One Year After the Bonhomme Richard Fire, Questions Remain Unanswered
(Military Times | July 12, 2021) … There could be several reasons for the silence and delay, according to Mark Nevitt, a former aviator and judge advocate attorney in the Navy, who spoke with Military.com about the investigation. Nevitt is now a professor at the Syracuse University College of Law.
Aside from the usual privacy and national security redactions, Nevitt said that pending criminal charges can delay an investigation.
“If you have a recommendation that is related to training, to readiness, to how watch is done, you don’t have the same sort of criminal law due process concerns associated if [you] charge a Navy sailor with a violation of the Uniform Code of Military Justice,” he explained.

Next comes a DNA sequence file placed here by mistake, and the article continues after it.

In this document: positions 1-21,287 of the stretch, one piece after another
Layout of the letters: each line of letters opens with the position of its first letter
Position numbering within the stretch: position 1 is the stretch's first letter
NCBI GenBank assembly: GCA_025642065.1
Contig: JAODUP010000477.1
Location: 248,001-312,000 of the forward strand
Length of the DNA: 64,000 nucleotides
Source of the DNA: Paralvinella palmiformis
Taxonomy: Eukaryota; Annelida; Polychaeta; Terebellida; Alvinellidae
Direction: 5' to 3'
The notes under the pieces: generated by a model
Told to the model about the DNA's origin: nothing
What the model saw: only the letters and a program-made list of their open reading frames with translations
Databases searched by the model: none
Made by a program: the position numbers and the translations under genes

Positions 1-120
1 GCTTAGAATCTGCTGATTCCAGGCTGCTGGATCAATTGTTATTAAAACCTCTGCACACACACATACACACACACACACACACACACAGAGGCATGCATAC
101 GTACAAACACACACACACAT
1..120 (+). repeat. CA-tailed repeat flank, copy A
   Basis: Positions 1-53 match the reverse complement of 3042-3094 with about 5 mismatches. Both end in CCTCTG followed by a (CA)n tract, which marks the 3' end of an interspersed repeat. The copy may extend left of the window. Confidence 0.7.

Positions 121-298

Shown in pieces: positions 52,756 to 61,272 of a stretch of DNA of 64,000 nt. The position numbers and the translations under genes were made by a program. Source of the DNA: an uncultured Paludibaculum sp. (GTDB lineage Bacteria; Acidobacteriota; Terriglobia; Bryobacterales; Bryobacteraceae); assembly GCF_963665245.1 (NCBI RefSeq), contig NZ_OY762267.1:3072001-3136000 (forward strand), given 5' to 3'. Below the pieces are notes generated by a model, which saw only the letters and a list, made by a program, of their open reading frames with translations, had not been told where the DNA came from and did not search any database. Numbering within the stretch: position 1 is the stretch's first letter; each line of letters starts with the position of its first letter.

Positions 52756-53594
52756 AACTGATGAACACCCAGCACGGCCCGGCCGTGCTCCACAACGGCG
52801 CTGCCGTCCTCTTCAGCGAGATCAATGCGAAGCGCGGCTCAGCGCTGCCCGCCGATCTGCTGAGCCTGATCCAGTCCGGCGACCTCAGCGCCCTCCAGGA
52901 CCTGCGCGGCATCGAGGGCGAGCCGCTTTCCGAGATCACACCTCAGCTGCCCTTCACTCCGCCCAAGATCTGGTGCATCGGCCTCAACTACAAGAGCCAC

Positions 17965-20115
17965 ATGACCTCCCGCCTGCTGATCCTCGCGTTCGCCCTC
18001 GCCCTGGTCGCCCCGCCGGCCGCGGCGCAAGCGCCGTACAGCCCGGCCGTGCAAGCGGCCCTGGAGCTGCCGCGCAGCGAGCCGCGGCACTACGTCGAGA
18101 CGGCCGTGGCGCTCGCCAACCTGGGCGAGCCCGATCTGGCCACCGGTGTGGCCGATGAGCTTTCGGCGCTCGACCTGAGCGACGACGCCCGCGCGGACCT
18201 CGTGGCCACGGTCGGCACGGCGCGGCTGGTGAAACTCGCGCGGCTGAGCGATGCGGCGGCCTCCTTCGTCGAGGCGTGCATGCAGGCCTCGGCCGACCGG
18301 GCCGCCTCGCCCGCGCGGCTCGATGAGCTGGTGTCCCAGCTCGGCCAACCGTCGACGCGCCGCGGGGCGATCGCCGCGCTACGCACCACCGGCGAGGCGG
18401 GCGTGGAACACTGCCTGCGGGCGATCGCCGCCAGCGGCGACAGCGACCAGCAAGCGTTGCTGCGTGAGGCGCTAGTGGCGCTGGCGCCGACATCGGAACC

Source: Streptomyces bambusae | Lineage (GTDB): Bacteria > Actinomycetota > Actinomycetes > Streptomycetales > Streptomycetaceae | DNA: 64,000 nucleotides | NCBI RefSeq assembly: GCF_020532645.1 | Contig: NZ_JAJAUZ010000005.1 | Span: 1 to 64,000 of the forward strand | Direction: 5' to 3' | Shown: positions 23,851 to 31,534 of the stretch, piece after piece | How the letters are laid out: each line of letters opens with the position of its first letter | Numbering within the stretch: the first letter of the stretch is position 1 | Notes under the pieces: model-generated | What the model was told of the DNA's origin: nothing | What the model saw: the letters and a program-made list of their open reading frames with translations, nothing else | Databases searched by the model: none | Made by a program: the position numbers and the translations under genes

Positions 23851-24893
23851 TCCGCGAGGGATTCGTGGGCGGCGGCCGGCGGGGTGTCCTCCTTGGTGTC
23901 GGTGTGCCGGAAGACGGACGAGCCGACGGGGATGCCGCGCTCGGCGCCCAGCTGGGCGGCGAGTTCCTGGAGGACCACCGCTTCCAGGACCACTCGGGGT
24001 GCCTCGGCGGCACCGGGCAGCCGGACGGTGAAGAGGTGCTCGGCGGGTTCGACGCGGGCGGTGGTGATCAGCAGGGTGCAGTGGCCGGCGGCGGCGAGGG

Nevitt also noted that the Navy may have already taken some administrative action, “which could be non-judicial punishment,” away from the public eye.
“Firing people … removing people from the watchstand, or having people administratively separated for some kind of underlying administrative misconduct” are all things that could have already occurred, he said.
“It seems likely to me that, if there is a formal court-martial, that would take place following the completion of the investigation and the endorsements by the [Pacific Fleet] commander,” Nevitt said.
Jeff Houston, a spokesman for the Naval Criminal Investigative Service, or NCIS, said that its investigation into the fire remains ongoing. Houston added that no charges have been filed at this time.
“Out of respect for the investigative process, NCIS does not comment on or confirm details relating to ongoing investigations,” he said in a statement.
More broadly, Nevitt argues that the wait is understandable given the scope of the incident …